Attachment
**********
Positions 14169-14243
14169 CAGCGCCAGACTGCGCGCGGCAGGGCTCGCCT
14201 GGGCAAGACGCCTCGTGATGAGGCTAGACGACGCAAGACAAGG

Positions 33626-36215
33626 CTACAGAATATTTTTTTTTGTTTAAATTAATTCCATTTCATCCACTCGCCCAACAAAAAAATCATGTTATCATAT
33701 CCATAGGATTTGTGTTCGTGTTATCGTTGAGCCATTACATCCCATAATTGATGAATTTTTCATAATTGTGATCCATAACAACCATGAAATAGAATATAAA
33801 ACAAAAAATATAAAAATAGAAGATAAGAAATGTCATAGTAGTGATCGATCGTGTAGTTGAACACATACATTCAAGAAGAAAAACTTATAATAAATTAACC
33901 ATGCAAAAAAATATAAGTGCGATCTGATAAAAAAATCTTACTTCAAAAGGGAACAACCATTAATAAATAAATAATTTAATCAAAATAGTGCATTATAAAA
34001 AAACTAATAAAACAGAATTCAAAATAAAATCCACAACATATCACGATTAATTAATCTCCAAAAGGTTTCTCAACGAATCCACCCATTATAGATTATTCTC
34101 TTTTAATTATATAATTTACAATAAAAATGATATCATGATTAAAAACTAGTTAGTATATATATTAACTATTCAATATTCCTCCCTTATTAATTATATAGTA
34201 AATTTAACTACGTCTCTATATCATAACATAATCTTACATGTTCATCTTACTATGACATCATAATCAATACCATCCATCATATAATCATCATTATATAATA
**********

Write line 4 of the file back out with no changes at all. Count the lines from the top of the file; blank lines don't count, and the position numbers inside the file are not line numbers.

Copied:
Positions 33626-36215